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Math problem solving

Math can be challenging and takes time to master. To keep going, even when it’s difficult, you need a plan and you need to use your resources. You don’t have to figure this out on your own!

Getting stuck and making mistakes are not a sign that you’re bad at math; they’re a necessary part of the process.

ProcessGetting unstuckOrganize and trackBuild your understandingGeneral suggestionsResources

Problem solving process

Follow this flowchart and its associated tools (the course learning tracker, concept summaries, and decision steps) to establish your course learning goals and progress toward them while also building your self-regulation and thinking strategies.

problem solving flowchartClick on flowchart to expand (PDF).

This procedure begins with making a plan for getting unstuck.

Make plan for getting unstuck

In any class, including math class, you should get stuck. If you’re not getting stuck, you’re not learning.


Start a list of where you will go to find information about the concepts you are (or will be) working on.

Considering the course you’re in, take some time to think about and write down resources and supports for finding information and for helping you to move your learning forward.

  • Where to find information: Figure out where the key places are to find information about what you’re working on (notes, textbook, different textbooks, problem solution books (resources containing many worked examples of problems), use the internet to find sites that display solved problems in a variety of ways.
  • Who can help: Figure out when the prof’s office hours are, build a bank of people in your class that you might want to study with, ask their prof early on for suggestions for additional resources they may be able to use for helping to learn content or study for the exam.

Prepare to ask questions: TAs, professors, and peers generally want you to succeed and will welcome questions.

  • If you don’t know where to start with a problem, you can still explain in general what you know about the concept, and what you’re thinking of doing.
  • If you’re stuck in the middle of a problem, but know what to do next, make up an answer for the step you’re stuck on and use it to solve the rest of the problem. Then get help. Your attempt at a solution will get you better feedback from your TA/professor and will mean more than no attempt at all.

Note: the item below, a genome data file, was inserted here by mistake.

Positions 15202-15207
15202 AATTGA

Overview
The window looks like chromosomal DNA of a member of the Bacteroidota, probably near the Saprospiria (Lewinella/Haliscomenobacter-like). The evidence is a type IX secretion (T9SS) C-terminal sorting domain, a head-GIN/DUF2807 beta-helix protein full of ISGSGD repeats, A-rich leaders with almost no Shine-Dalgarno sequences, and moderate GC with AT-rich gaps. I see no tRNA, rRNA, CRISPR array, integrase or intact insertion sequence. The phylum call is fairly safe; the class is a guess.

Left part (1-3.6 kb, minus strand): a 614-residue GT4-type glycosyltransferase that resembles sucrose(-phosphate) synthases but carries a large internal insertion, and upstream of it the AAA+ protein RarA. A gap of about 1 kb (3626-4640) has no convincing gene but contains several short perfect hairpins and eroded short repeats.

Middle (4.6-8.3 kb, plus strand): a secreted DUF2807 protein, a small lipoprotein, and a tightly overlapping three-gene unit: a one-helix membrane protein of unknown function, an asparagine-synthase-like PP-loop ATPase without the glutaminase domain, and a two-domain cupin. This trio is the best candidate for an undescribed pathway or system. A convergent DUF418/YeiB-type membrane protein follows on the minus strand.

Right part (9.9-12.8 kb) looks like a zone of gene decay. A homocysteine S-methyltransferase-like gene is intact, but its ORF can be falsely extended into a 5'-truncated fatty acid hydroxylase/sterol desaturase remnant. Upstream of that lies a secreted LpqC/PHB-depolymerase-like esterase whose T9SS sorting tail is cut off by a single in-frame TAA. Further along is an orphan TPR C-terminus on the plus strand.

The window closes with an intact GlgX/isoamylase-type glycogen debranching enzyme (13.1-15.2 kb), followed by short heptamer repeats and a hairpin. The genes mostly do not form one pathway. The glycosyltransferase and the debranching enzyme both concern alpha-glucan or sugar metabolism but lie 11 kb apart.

Make math more social to boost your skills, motivation, and confidence. Work through problems as a group, share resources, talk through solutions, and explain concepts to each other.

Check out other SASS resources: academic skills resources, subject-specific academic resources, workshops, and appointments.

Next, organize and track your learning of the key concepts and problem types.

Organize and track your learning

Why focusing on key concepts is important

Many students try to jump straight into solving problems without initially (or concurrently) working on understanding the concepts that are being applied in those problems. They try to look for specific formulas that match specific problems and end up memorizing too much information with almost no hierarchy or connection.

This matching of formulas with problem-types can work in the short term. It is possible to solve a number of problems very quickly by memorizing a few formulas and solutions, and you may be able to keep this up for a unit or two, but it won’t work over the course of an entire semester, and that’s what we care about in University.

In University math courses:

  • You have way too many formulas and solutions to remember
  • Professors will often choose exam questions that cannot be solved by referring simply to a specific memorized formula and solution. They want to test whether you really can understand and apply the concept.